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The medical ethics of brain death rev 2
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The medical ethics of brain death rev 2

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  • 1. Randy M. Rosenberg, MD FAAN FACP Clinical Assistant Professor of Neurology Temple University School of Medicine
  • 2.  Moral Principles  What is good and bad  What is right and wrong  Based on value system  Ethical norms are not universal – depends on the sub culture of the society
  • 3.  Ethics is not the same as feelings  Ethics is not religion  Ethics is not following the law  Ethics is not following culturally accepted norms  Ethics is not science  To be ethically correct does not imply a painless outcome.
  • 4.  Saving of life and promotion of health above all else.  Make every effort to keep the patient as comfortable as possible and preserve life when possible or feasible.  Respect the patient’s choices when all options have been discussed.  Treat all patients equally. Principles and Duties of Physicians are the Central Elements of Bioethics
  • 5.  Provide for all individuals to the best of your ability.  Maintain competent level of skill.  Stay informed and up-to-date. Primum Non Nocere !
  • 6. 3 criteria for judging ethical dilemmas: 1. Obligations – rights, rules, oaths. 2. Ideals – goals, concept of excellence, fairness, loyalty, forgiveness, peace. 3. Consequences – may be beneficial or harmful effects that result from the action and the people involved. Can be physical, emotional, obvious, or hidden.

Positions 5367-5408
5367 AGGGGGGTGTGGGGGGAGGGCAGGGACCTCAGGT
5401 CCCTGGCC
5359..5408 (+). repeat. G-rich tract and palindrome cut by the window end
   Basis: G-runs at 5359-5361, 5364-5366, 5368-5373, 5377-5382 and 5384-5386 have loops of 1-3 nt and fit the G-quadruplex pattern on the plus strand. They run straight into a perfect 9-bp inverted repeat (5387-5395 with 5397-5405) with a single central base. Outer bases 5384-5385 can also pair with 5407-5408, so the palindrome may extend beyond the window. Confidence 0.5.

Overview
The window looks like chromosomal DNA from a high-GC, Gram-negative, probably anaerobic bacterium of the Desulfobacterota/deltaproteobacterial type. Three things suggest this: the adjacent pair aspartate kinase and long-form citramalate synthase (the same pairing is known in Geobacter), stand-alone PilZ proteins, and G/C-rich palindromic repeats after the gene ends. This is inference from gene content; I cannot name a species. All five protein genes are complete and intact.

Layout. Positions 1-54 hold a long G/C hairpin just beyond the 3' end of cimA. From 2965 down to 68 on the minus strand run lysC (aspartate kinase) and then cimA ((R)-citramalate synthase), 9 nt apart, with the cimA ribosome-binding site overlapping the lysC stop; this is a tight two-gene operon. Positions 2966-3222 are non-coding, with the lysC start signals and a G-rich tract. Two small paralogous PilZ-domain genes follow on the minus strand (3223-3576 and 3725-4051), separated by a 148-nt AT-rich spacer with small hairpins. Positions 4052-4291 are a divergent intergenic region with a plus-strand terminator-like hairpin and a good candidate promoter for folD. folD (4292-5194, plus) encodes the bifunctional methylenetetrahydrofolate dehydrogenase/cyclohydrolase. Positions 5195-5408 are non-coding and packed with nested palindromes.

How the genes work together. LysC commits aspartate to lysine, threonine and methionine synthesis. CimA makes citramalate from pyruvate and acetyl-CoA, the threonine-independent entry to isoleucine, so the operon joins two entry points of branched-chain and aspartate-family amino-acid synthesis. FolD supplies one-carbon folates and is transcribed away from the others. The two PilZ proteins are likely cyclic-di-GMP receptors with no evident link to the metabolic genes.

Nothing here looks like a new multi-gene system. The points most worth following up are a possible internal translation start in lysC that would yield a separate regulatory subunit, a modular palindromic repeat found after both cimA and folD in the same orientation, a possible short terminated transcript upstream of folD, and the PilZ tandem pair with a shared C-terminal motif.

• 7. Several parts of the oath have been revised over the years  “To consider dear to me, as my parents, him who taught me this art; to live in common with him and, if necessary, to share my goods with him…”  “Nor will I give a woman a pessary to procure abortion;”  “I will not cut for stone, even for patients in whom the disease is manifest; I will leave this operation to be performed by practitioners, specialists in his art.”
  • 8.  AUTONOMY  BENEFICENCE  NON MALEFICENCE  JUSTICE
  • 9.  The right to participate in and decide on a course of action without undue influence.  Self-Determination: which is the freedom to act independently. Individual actions are directed toward goals that are exclusively one’s own.
  • 10.  Actions or inactions are for the good of the patient.  Maximize possible benefits  Provide paliation  Direct benefit to subject  Overall benefits to society
  • 11.  Guard that actions or inactions do not result in harm  Physicians must refrain from providing harmful or ineffective treatments or acting with malice toward patients.  Possible benefits outweighs potential harm  Taking action when harmful consequence are identified  Admitting wrong (“apologies”) ?
  • 12.  Fair distribution of benefits  Equal shares  Equal individual need  Equal individual effort  Equal societal contribution  Equal merit
  • 13. Key Elements of the Standard Approach and the Presumptive Approach to Counseling Potential Organ Donors.
  • 14.  Death is implicit. The challenge is to make death explicit  Death is a biological phenomenon  Death is a term applied to living organisms  Death is irreversible  Death is univocal among higher animal species  Dog=man  Death is an event and not a process  Physicians should be able to determine death with accuracy and reproducibility